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Refractive Surgery - Lasik, Lasek & Implantable Contacts

For appointments, call 859-257-2020.


What is laser vision correction? Laser vision correction is a relatively quick outpatient surgical procedure that uses the excimer laser to precisely reshape the cornea to minimize or eliminate dependency on corrective eyewear. Photorefractive keratectomy (PRK) and laser-assisted in situ keratomileusis (LASIK) are the two major types of laser vision correction. LASIK is preferred in most cases because of its rapid visual recovery and minimal discomfort. PRK and laser assisted epithelial keratomileusis (LASEK) are typically used in special cases.

LASIK offers the promise of no more fumbling for glasses at night to see, struggling to place contacts in the morning, or dealing with cumbersome eyewear for activities like swimming, skiing, biking, running or golfing.

Am I a candidate?  If you decide to be evaluated for refractive surgery, you will undergo a complete eye exam, including:

  • Measurement of best uncorrected and corrected vision
  • Analysis of tear film and production
  • Undilated and cycloplegic refraction
  • Corneal topography and pachymetry
  • Intraocular pressure determination
  • Dilated retinal exam
  • Video and questionnaire on the LASIK procedure

(The significant information gathered from each part of your examination will be explained to you.) 

You must not wear contact lenses prior to the evaluation: soft lens three to five days and rigid gas permeable lens three to five weeks. This way, the cornea can return to its normal shape, allowing an accurate analysis of the corneal topography and maximizing the potential for an optimal visual outcome.

If you have diabetes, an auto-immune disease (such as rheumatoid arthritis), thyroid disease, dry eyes, have had previous infectious corneal diseases (i.e. eye herpes) or trauma, or are pregnant or nursing, a detailed discussion with the surgeon will help to determine if refractive surgery is an option.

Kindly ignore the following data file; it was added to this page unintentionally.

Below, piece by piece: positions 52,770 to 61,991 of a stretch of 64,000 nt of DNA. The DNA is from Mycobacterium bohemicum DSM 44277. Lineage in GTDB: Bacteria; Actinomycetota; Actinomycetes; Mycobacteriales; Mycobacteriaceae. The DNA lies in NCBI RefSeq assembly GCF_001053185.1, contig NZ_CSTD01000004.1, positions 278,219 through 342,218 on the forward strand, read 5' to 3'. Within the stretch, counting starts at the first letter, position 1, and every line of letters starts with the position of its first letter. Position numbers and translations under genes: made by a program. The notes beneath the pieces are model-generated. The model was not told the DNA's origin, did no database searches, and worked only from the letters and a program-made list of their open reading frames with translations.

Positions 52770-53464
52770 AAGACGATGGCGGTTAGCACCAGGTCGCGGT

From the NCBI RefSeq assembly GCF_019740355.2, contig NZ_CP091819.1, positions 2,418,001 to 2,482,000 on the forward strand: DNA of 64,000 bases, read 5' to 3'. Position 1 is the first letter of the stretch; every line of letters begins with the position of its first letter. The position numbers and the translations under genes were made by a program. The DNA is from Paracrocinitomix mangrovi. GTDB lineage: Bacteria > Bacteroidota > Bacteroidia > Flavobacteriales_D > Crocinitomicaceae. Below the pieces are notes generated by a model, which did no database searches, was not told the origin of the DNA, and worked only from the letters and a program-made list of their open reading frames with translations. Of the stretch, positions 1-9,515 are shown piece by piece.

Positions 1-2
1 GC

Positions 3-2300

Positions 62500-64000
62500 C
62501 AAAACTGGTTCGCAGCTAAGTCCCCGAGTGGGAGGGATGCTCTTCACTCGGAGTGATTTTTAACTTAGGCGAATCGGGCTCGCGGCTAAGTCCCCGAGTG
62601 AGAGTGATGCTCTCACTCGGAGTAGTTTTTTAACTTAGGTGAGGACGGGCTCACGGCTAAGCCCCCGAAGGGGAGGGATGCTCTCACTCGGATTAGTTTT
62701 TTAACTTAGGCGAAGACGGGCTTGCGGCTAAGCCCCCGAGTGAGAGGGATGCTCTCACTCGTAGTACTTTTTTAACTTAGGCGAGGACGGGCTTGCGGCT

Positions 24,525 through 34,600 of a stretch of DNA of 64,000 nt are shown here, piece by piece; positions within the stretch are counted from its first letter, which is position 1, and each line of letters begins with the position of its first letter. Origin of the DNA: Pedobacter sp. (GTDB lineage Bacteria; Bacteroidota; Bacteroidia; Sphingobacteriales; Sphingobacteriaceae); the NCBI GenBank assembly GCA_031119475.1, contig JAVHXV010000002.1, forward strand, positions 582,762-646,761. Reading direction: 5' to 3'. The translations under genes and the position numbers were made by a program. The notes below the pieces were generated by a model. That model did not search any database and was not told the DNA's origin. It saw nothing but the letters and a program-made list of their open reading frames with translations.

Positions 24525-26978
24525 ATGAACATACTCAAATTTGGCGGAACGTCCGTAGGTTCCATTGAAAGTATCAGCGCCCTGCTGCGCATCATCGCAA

How is LASIK performed?  You should arrive approximately 30 minutes prior to the procedure. You will be placed on a comfortable bed and given numbing eye drops. The area around your eye will be cleansed by an anti-infective wash. The eyelid lashes will be taped back with sterile tape and a lid speculum will be used to retract the lids for maximal exposure of the eye.

A special instrument called a microkeratome then creates a corneal flap, which is folded back to allow precise laser reshaping of the cornea. The flap is then reseated and securely seals within two minutes. Proper flap alignment is verified and the patient is sent home to rest for a few hours. Most regain functional vision later that same day and can return to normal activities the following day. The entire procedure averages ten to fifteen minutes total time for both eyes.

The technology behind the surgery: John D. Conklin Jr., MD, Medical Director, UK HealthCare Refractive Surgery Service, uses the Bausch & Lomb excimer laser system. The laser was designed exclusively for the LASIK procedure. The UK Refractive Surgery Service is one of the first locations nationwide with access to this latest technology. 

About implantable contact lenses

  • Lasek

    Although similar in spelling, Lasek and Lasik are not similar procedures.

    PRK or Lasek are effective alternatives to Lasik for specific cases in which corneal tissue needs to be spared (i.e. thin corneas.) Patients should be aware of the post-operative discomfort and delayed visual recovery with Lasek.

    During a Lasek procedure, a much thinner layer of the cornea is folded back to allow the laser to focus on cornea reshaping. The flap is then replaced.

  • Implantable contact lenses

    What is an implantable contact lens? The implantable contact lens (ICL) is placed behind the iris and in front of the natural lens of the eye. The ICL provides permanent correction of moderate to severe nearsightedness (myopia). The ICL also contains an ultraviolet light filter.

    Am I a candidate for ICL? The best candidates for the ICL are between the ages of 21 and 45, with moderate to severe nearsightedness. Other aspects of candidacy are best discussed with a doctor in a consultation.

    What are the advantages of ICL? 

    • Expanded range of treatment. Higher levels of nearsightedness may be easily treated and managed.
    • Patients who are not candidates for Lasik may be eligible for an ICL.
    • FDA studies show a high level of safety and visual satisfaction with the lens.
    • The ICL compares favorably with Lasik and offers a more rapid return to functional vision.
    • The ICL is reversible and does not remove tissue thus permanently altering the eye's shape as Lasik does.

    What does the ICL procedure involve? The ICL is performed on an outpatient basis, meaning the patient has surgery and leaves the same day. Numbing drops are administered, assuring the patient's comfort throughout the procedure.

    What if your vision changes? The ICL is designed to give a lifetime of vision correction, but if there are major changes in one's vision, the ICL can easily be removed or replaced or another procedure can be performed.